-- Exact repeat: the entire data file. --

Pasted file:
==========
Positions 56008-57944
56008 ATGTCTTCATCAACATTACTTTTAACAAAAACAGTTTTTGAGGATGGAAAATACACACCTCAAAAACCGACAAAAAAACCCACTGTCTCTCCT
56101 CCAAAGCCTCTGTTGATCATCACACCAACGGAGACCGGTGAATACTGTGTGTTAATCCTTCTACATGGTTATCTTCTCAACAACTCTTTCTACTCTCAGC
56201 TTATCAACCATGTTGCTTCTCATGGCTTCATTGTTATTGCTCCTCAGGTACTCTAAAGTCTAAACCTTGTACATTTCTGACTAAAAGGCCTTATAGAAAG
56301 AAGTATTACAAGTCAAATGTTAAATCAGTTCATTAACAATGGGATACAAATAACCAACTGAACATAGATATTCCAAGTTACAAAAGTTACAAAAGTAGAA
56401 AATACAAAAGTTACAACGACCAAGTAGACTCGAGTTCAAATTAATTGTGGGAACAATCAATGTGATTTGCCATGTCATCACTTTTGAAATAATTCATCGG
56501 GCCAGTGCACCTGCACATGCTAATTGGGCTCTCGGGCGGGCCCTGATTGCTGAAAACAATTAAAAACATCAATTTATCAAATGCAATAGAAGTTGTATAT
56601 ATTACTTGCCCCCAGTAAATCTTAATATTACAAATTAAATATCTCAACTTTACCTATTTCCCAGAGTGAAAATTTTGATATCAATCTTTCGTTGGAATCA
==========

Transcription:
Positions 56008-57944
56008 ATGTCTTCATCAACATTACTTTTAACAAAAACAGTTTTTGAGGATGGAAAATACACACCTCAAAAACCGACAAAAAAACCCACTGTCTCTCCT
56101 CCAAAGCCTCTGTTGATCATCACACCAACGGAGACCGGTGAATACTGTGTGTTAATCCTTCTACATGGTTATCTTCTCAACAACTCTTTCTACTCTCAGC
56201 TTATCAACCATGTTGCTTCTCATGGCTTCATTGTTATTGCTCCTCAGGTACTCTAAAGTCTAAACCTTGTACATTTCTGACTAAAAGGCCTTATAGAAAG
56301 AAGTATTACAAGTCAAATGTTAAATCAGTTCATTAACAATGGGATACAAATAACCAACTGAACATAGATATTCCAAGTTACAAAAGTTACAAAAGTAGAA
56401 AATACAAAAGTTACAACGACCAAGTAGACTCGAGTTCAAATTAATTGTGGGAACAATCAATGTGATTTGCCATGTCATCACTTTTGAAATAATTCATCGG
56501 GCCAGTGCACCTGCACATGCTAATTGGGCTCTCGGGCGGGCCCTGATTGCTGAAAACAATTAAAAACATCAATTTATCAAATGCAATAGAAGTTGTATAT
56601 ATTACTTGCCCCCAGTAAATCTTAATATTACAAATTAAATATCTCAACTTTACCTATTTCCCAGAGTGAAAATTTTGATATCAATCTTTCGTTGGAATCA